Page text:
The SEC and the DOJ just charged this startup founder with fraud, saying he lied to Tiger and others – TechCrunch

This startup founder was just indicted by the SEC and DOJ for fraud. He lied to Tiger and other investors.
Today, the U.S. Department of Justice and Securities and Exchange Commission both charged Manish Lachwani with fraud. He was cofounder of Headspin, a mobile app testing firm. According to the SEC, Manish Lachwani violated antifraud laws. The civil penalties it seeks include a permanent and conduct-based injunctions, as well as an injunction that prohibits him from serving on a corporate board or executive committee.

Lachwani was arrested earlier by the DOJ. He is charged with one count each of wire fraud and securities fraud. The penalties for his conviction are harsher, including a maximum sentence in prison of 20 years and a fine up to $250,000. He faces a maximum sentence in prison of 20 years and a $5,000,000. fine if he is found guilty of securities fraud.

The SEC and DOJ both claim that Lachwani, who was CEO for six years, defrauded investors of $80 millions by falsely claiming Headspin had experienced strong growth in acquiring customers, and generating revenue, when he pitched its Series C round to potential backers.

According to the SECs, his lies were meant to secure the round at a valuation of $1.16 billion. This apparent plan also worked with Palo Alto-based Headspin receiving coverage in Forbes in February last year. The company received $60 million in Series C funding from Dell Technologies Capital, Iconiq Capital, and Tiger Global at a valuation of $1.16 billion. Forbes reported that HeadSpin's valuation was twice what investors had given it when it closed its Series A round in October 2018.

The SEC claims that Lachwani was also looking to gain personal wealth. It says that he sold $2.5 million of HeadSpin shares during a fundraising round in which he misrepresented to an existing HeadSpin investor.

According to the DOJ's federal complaint, Lachwanis is accused of plotting back to November 2019, when the company was raising money. Lachwani knowingly misrepresented the success of Palo Alto-based Headspin, which aids apps and devices in different environments around world, to investors.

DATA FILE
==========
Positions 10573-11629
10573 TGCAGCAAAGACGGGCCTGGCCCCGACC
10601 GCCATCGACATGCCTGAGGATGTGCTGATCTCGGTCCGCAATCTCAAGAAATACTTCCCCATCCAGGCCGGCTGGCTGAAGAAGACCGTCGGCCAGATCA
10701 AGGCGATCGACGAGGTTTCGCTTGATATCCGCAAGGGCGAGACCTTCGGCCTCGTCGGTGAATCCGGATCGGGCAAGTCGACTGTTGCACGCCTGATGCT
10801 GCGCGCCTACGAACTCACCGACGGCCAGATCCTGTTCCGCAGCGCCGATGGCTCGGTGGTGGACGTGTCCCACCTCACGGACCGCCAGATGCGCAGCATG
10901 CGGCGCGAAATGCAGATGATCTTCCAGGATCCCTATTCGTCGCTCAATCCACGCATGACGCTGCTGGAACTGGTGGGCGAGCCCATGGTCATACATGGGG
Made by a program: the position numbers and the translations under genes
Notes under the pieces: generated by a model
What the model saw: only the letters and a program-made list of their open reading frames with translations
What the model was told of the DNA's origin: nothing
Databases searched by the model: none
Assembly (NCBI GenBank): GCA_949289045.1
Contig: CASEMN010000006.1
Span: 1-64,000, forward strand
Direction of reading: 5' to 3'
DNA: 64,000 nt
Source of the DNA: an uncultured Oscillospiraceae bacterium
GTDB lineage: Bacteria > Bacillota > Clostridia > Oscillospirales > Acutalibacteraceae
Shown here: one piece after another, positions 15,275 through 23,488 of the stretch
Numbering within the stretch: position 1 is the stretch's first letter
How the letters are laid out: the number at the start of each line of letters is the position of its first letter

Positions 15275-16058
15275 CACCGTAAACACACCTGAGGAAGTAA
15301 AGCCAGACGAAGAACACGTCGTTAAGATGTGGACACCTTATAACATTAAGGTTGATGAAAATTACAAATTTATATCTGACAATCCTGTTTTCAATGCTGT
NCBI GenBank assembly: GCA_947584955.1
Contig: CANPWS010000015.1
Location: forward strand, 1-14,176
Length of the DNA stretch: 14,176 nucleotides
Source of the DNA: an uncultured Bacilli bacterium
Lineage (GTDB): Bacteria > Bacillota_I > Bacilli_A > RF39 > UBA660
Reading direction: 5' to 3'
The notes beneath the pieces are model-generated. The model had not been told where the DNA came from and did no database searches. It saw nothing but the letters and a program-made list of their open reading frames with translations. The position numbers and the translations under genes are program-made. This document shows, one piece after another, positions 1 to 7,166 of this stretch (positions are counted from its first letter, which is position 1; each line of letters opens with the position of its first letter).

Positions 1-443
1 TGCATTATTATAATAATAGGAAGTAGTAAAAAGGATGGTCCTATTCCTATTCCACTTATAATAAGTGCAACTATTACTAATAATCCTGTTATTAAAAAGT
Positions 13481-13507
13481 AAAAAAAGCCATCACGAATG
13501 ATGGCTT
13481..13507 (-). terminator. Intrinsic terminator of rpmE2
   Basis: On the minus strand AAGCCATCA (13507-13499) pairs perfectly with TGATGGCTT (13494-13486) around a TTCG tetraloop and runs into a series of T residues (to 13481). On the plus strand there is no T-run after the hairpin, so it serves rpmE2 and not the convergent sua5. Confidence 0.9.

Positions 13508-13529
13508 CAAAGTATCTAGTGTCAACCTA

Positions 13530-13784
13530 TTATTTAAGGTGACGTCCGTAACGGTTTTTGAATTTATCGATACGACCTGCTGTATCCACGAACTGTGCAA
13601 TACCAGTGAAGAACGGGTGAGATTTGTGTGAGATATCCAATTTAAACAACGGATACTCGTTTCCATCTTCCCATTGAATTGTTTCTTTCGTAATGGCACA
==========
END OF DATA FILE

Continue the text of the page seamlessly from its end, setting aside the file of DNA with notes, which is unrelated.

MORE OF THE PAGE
The complaint claims that Lachwani lied about revenue and exaggerated key financial metrics in presentations and materials to potential investors. . . He was responsible for all aspects of operations, sales and record-keeping. Invoicing was his final responsibility.

The FBI found multiple instances of Lachwani telling employees to include revenue from potential customers, past customers, and existing customers. This led to the DOJs charging.

These collective calculations were how far off? According to the complaint, Lachwani ultimately provided false information to investors that exaggerated Headspins annual revenue recurring revenue. . . Between $51 and $55 Million

The complaint claims that Lachwanis fraud was exposed after the company's board of directors carried out an internal investigation. They also revised HeadSpins valuation from $1.1 billion down to $300 million. The Information reported in August last year that the company planned to reduce the Series C stock's value by almost 80%.

According to the outlet, Lachwani was already replaced by another executive. LinkedIn says Rajeev Butani is the person who replaced Lachwani as Headspin's chief sales officer at the time of its Series C round announcement in February last year.

Former SoftBank president Nikesh Arora is the current CEO and Chairman of Palo Alto Networks. He also served as the director on the Board of Headspin at the time of the internal review, according to The Information.

According to the SEC, its investigation is ongoing. The DOJ announced that the complaint only alleges crimes were committed. All defendants are presumed innocent unless proven guilty beyond reasonable doubt.

Whatever the case, Lachwani's prospects are not very bright right now. Forbes reports that he sold a mobile cloud company to Google previously and co-founded Headspin after Jerry Yang, Yahoo cofounder, introduced him to Brien Colwell. Colwell was a Quora and Palantir engineer who was at the time working on a different startup.

Colwell is still Headspin's CTO. He was not named in the DOJs or SEC complaints about Headspin.

The company, which claims it was cooperating with the government's investigation, was not also charged.

Above, from left to right, Headspin founders Lachwani & Colwell.